Traditionally, industrial robots have been deployed for manufacturing tasks that required brute strength, such as the heavy-payload robots used in the automotive industry, or they were of the speedy pick-and-place variety, the type of robots often deployed in medical or semiconductor applications. In most instances, safety requirements mandated that robots be entirely sealed off in fence-guarded cells to protect human workers from injury.
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Taking stock of a surprising and challenging 2016, a number of trends may point to a future where manufacturing output increases while continuing to decentralize.
The virtualization of business-critical infrastructure is transforming the production and distribution of goods and services throughout the supply chain as industrial organizations shift focus from private to public and, ultimately, hybrid cloud deployments that connect and integrate on-premise resources with cloud resources.
Speeding the flow of jobs through the shop, while maintaining top quality, ranks among the hallmarks of any successful manufacturing operation’s goals.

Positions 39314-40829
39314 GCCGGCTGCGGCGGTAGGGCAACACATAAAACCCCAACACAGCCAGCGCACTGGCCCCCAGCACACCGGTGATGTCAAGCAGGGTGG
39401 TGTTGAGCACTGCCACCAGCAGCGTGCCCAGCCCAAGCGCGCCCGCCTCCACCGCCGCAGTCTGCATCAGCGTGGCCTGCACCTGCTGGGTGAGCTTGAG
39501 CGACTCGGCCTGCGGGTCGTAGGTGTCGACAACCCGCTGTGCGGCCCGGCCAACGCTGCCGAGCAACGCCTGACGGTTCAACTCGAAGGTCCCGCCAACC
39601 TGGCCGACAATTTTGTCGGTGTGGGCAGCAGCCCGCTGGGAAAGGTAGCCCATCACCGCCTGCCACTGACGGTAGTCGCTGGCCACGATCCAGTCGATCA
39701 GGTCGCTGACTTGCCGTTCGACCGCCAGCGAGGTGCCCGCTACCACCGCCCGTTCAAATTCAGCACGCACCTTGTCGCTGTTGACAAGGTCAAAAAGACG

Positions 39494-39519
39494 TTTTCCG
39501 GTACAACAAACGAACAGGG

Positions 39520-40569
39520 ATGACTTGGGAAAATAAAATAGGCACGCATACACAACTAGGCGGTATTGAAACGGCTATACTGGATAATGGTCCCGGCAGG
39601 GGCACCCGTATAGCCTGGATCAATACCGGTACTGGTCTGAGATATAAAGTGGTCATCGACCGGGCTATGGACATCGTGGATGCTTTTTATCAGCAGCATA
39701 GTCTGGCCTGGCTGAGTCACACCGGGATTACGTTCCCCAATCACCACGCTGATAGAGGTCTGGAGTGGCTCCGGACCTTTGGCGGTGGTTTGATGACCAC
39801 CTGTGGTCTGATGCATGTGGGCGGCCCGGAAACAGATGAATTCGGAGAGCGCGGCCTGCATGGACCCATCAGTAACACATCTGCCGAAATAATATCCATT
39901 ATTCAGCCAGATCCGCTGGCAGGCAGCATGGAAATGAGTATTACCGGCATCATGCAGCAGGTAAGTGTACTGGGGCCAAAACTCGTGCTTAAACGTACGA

Ask the owner of any machine shop or sheet-metal house to name the biggest obstacle to company growth and you’re likely to receive the same answer—it’s not a lack of working capital that’s slowing them down, nor a shortage of advanced technology, but something far more basic: the need for someone to push a green button or pack boxes. “We can’t find enough people,” you’ll hear.
There are plenty of manufacturing catchphrases: the Industrial Internet of Things (IIoT), Industry 4.0 and the Digital Factory. “Sometimes it’s a lot of buzzwords. Sometimes there’s a lot of reality behind it,” said Roger Hart, research and development manager of Siemens (Berlin and Munich, Germany).
The term generative design has been popping up in the manufacturing world of late. Its promise is to create many design permutations to let engineers choose an optimum one that meets sometimes conflicting requirements.
Acquisition to Position PTC as CAD and PLM Industry Transitions to Software-as-a-Service (SaaS)
Siemens is planning the acquisition of Edge technology from the US company Pixeom. With this action, Siemens is strengthening its Industrial Edge portfolio by adding software components for Edge runtime and for device management.
At Jaktool LLC (Cranbury, NJ), a team of young inquisitive engineers is investing the time to explore the full potential of its manufacturing software and machines to take on the complex jobs no one else wants. Using Mastercam CAD/CAM programming software from CNC Software Inc. (Tolland, CT), Jaktool is able to save setup times and tooling costs, and reduce cycle times, while delivering exceptional customer service to a diverse cross section of industries.